Short and left me feeling slightly smug. A perfect book to start 2011! Really, who is going to read a book about the so-called lost art of reading other than people who read quite a lot (which is why the NY Times Book Review didn't like the book much). But I love books like this — I collect books about books, about 1/3 of which are of the real-readers-are-disappearing-all-hell-is-breaking-loose variety. I read/collect books about books to be reminded why I read, why it's important, why I am compelled to enter into yet another story.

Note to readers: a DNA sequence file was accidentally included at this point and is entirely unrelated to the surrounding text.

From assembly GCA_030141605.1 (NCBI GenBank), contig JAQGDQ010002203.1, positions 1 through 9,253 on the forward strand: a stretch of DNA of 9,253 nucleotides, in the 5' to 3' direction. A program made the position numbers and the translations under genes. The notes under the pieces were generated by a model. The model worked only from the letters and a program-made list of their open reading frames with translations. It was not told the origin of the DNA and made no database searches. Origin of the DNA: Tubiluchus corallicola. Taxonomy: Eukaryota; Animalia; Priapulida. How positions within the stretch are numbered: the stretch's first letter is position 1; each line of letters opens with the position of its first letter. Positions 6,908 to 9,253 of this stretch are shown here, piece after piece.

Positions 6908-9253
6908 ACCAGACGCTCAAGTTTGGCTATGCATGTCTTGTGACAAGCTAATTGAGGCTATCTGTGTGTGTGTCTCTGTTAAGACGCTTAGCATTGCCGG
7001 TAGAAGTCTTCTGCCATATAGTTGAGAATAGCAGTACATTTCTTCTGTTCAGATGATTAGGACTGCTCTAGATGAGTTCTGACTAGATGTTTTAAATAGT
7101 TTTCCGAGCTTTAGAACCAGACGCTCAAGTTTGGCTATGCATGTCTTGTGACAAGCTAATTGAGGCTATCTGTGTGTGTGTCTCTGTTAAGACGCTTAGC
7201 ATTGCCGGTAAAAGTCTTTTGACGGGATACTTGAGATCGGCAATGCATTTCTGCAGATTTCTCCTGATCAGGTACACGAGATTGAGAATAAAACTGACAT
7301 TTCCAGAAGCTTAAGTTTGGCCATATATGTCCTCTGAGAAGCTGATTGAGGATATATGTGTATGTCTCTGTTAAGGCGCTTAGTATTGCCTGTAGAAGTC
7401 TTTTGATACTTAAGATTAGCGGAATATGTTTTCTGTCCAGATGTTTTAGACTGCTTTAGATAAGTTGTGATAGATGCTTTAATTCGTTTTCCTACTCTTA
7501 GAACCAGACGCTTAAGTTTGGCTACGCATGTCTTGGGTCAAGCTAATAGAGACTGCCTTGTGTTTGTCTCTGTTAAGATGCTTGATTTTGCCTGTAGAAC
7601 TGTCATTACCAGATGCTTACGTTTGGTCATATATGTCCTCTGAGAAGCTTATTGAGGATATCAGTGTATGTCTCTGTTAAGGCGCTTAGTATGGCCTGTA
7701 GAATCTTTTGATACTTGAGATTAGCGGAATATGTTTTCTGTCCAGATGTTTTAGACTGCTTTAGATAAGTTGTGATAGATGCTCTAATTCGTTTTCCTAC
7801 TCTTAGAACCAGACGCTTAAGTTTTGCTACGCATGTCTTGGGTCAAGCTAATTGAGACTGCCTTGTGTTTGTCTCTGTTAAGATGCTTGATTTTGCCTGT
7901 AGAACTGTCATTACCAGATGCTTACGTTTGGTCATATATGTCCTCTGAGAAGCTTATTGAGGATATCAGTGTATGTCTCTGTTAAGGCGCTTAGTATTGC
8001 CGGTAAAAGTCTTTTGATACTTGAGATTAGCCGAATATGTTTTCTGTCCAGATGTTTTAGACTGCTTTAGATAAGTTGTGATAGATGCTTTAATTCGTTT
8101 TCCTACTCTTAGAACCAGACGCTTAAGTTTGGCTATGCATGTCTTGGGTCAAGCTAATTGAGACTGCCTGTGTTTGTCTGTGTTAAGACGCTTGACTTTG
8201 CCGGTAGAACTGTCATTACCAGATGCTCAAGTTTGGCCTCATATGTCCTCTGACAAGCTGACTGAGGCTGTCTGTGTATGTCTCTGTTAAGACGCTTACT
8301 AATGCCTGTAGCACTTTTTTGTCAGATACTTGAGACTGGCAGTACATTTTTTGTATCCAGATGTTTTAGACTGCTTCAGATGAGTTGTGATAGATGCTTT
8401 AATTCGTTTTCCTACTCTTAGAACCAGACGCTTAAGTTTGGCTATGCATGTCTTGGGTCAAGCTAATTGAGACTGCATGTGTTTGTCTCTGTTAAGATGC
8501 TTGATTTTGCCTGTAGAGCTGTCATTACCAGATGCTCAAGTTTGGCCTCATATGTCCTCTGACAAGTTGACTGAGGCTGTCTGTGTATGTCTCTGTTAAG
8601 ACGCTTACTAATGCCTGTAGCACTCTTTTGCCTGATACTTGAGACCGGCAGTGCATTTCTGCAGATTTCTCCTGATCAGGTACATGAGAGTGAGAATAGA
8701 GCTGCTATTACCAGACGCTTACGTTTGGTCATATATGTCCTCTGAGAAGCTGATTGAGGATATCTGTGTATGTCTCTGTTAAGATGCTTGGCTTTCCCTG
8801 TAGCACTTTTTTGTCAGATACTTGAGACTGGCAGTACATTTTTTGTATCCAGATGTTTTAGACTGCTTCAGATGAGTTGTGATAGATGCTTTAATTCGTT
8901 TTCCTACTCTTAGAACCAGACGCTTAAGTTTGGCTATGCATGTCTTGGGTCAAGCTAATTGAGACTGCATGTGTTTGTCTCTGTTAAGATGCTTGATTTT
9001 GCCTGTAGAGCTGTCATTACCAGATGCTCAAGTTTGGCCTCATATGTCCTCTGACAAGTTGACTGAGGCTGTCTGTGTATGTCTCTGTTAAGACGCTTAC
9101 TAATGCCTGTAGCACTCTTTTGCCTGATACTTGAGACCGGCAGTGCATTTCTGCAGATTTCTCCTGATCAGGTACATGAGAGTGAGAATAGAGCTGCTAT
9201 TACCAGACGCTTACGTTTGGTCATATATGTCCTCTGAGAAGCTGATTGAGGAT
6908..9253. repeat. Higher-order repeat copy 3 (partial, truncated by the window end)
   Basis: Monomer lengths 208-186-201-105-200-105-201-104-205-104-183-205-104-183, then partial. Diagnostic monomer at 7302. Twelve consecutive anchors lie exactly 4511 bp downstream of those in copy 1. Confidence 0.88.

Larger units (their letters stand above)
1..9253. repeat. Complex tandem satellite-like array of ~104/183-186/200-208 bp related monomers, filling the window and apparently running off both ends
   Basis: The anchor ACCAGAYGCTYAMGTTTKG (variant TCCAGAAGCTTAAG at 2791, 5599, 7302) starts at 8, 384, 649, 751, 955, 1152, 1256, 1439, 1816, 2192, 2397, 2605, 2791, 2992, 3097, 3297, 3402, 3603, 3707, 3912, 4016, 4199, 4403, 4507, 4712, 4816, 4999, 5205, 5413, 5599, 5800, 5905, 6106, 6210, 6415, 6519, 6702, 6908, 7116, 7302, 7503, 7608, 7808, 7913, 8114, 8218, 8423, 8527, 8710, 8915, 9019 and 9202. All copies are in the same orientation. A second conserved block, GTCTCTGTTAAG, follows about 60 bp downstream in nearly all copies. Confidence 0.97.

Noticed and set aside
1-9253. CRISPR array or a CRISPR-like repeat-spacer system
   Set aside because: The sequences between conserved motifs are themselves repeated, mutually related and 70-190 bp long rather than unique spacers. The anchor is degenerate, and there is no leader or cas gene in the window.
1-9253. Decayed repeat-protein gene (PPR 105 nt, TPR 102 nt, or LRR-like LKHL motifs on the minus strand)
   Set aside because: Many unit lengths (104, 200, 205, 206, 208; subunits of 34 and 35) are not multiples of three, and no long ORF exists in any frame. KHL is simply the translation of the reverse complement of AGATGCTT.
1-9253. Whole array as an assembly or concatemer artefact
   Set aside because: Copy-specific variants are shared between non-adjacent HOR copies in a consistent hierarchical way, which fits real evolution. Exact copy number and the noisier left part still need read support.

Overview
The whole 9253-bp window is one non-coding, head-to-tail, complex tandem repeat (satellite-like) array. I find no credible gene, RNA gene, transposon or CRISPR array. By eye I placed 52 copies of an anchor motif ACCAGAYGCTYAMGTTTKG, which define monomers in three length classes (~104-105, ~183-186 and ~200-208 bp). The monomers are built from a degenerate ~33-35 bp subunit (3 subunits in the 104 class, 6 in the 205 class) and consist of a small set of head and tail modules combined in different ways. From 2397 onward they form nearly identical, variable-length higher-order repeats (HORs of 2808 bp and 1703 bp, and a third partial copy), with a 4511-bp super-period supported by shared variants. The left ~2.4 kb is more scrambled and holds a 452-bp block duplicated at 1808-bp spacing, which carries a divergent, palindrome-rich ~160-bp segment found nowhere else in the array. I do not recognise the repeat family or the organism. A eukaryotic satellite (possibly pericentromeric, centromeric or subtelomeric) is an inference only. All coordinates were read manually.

One quote: "This is the burden of technology, that we are never disconnected, never out of touch. And yet, reading is, by its nature, a strategy for displacement, for pulling back from the circumstances of the present and immersing in the textures of a different life."
And I say: this is why I read. Because when I have a hard day with the girls and am feeling very much like a stay-at-home-mom, I can immerse myself in something else — even for a few minutes. I don't like to be connected all the time. I turn my phone off, put my computer on the shelf and engage in another mind or another life. I don't think I could have survived three months in the hospital without the ability to lose myself completely in a book. Reading brought solace and the sense that life was teeming outside the narrow scope of my hospital room.